The Stop-Motion Trick ski shorts are a mystifying thrill

skier, director, host and member of a Swiss hardcore punk band Sami Ortlieb has created a unique type of stop-motion that will stop you dead in your snowy slopes. Ortlieb’s technique, which he calls “landscape animation”, combines stop-motion animation with the natural world. As well as some super sick ski tricks that seem like sheer magic thanks to Ortlieb’s unique shooting style.

Laughing squid taken from Ortlieb’s new landscape animation (above). The stop-motion film, “Maneuvers,” follows a 2017 video of the skier / artist / everything. In this video, Ortlieb first played with his concept of landscape animation. That is to say, the idea of ​​bringing an environment to life using stop animation and materials specific to the environment.

Sami Ortlieb

In this video, Ortlieb and his fellow expert skiers show off their skills in a surprisingly heartfelt four-minute film. It’s not clear where Ortlieb is exactly – maybe somewhere in the Swiss Alps? – but it’s still a snowy paradise.

Each scene in the film consists of a jump or other obstacle performed by Ortlieb. About 30 seconds from the court, the skiers build their first ramp; flying between two trees which “put down their branches” for the skiers. There are also ramps made up of logs, boulders and boulders of snow, but Ortlieb’s jump off the steep side of a mountain in about two and a half minutes has to be the most impressive feat in the video. And the most dangerous. Even if, conversely, the least stylized in stop-motion. (It’s understandable enough.)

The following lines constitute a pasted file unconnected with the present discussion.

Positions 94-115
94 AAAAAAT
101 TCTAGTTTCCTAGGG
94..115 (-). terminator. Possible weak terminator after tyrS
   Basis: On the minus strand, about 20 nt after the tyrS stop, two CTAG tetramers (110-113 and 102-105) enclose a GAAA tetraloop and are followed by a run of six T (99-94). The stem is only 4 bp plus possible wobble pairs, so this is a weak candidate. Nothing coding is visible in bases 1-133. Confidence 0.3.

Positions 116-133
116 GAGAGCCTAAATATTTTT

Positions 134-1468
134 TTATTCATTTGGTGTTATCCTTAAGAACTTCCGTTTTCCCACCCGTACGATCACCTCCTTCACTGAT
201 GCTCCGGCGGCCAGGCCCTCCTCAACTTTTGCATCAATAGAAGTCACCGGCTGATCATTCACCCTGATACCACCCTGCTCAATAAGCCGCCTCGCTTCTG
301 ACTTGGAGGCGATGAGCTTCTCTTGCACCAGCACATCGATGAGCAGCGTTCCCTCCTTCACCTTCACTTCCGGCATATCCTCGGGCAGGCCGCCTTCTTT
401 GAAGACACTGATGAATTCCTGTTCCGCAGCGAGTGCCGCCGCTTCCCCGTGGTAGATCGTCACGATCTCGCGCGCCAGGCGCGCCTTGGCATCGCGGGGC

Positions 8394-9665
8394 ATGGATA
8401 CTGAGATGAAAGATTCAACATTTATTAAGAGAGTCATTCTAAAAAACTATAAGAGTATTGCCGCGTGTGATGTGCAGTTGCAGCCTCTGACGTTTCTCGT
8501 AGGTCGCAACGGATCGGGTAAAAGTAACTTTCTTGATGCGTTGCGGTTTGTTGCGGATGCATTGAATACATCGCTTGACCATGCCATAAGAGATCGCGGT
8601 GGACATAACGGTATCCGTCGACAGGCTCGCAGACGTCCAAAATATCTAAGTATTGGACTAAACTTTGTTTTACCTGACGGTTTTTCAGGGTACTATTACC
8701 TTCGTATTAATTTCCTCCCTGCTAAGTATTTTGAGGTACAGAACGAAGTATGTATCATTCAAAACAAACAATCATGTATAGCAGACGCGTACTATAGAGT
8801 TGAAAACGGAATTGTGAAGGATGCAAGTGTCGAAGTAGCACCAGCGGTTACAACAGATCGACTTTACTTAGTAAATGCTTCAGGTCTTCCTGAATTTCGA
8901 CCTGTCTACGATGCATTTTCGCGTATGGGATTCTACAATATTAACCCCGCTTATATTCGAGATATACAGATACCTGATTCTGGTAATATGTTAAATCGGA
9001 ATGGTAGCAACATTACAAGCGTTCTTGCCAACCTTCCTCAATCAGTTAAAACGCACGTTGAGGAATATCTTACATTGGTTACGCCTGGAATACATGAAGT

As for how Ortlieb made the movie, it looks like he and his team did it the old fashioned way. That is, frame by frame. “This is definitely the most physically intense type of animation I have ever done,” Ortlieb said in a Vimeo blog post. “We would shovel, then get out of the frame or run towards the camera to take a photo, just to come back to the jump to shovel again for the next animation frame,” added the skier extraordinary. It reminds us that doing something beautiful takes a lot of tedious work. And some really nasty falls that seem even more painful one frame at a time.

Characteristic picture: Sami Ortlieb

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